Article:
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Asthma sufferers favor quick relief

People who have asthma are much more likely to rely on drugs that offer quick relief for symptoms such as shortness of breath, wheezing, or coughing, than medications for long-term control, according to a new report by the Agency for Healthcare Research and Quality.

Approximately 31 percent of sufferers say that they use quick-relief medications to control symptoms of asthma, compared with about 14 percent who rely on longer-term preventive medicines for control. Another 31 percent use both types of medications and 24 percent use none.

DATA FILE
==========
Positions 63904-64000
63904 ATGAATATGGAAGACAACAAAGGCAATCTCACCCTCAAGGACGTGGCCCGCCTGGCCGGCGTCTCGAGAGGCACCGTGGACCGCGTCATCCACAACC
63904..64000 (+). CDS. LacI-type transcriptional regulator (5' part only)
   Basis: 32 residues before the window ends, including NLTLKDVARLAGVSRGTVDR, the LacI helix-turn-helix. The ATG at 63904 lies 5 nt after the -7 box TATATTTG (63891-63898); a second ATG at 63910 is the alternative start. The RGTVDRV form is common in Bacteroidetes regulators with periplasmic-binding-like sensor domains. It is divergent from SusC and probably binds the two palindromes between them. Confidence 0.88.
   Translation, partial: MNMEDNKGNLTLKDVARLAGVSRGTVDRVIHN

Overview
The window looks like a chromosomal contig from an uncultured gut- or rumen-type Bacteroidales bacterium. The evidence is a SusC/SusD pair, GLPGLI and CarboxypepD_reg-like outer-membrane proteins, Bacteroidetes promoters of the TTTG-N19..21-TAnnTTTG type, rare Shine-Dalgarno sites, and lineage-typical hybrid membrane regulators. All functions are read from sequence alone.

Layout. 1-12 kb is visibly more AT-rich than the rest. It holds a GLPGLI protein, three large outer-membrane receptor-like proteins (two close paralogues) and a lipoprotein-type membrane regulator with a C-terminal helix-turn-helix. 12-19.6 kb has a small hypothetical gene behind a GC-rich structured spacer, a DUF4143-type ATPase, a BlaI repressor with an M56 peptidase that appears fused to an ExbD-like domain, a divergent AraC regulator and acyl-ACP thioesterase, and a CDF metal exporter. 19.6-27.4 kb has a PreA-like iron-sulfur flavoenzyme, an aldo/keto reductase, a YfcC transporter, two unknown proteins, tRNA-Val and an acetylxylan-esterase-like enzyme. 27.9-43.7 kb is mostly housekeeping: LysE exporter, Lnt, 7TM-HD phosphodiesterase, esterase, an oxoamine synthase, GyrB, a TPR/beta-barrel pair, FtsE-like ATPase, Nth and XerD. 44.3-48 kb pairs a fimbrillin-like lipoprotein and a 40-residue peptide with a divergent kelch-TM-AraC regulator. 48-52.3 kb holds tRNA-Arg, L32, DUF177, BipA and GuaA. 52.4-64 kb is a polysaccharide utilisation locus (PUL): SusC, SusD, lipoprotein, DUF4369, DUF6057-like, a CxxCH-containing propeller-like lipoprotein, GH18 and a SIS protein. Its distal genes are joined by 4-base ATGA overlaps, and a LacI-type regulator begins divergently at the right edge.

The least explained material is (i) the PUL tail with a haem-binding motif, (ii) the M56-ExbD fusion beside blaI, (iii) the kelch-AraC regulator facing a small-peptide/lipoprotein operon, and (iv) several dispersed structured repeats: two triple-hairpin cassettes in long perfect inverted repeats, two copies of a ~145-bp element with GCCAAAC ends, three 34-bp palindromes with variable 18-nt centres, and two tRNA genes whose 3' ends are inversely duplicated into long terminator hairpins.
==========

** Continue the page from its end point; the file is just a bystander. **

The Federal study further found that among people whose asthma was active when surveyed:

  • More than one-fourth reported having a peak flow meter at home for measuring their ability to expel air from their lungs.
  • Nearly half (48 percent) of adults said they had at least one asthma attack within the previous 12 months.
  • Women were more likely to have asthma attacks than men – 50 percent versus 40 percent.

The data in this report come from the Agency's Medical Expenditure Panel Survey, a highly detailed source of information on the health services that Americans use, how frequently they use them, the cost of these services, and how they are paid. For more information, see Asthma Treatment and Management among the U.S. Civilian Noninstitutionalized Population, 2004, MEPS Statistical Brief #152, at [PDF Help].

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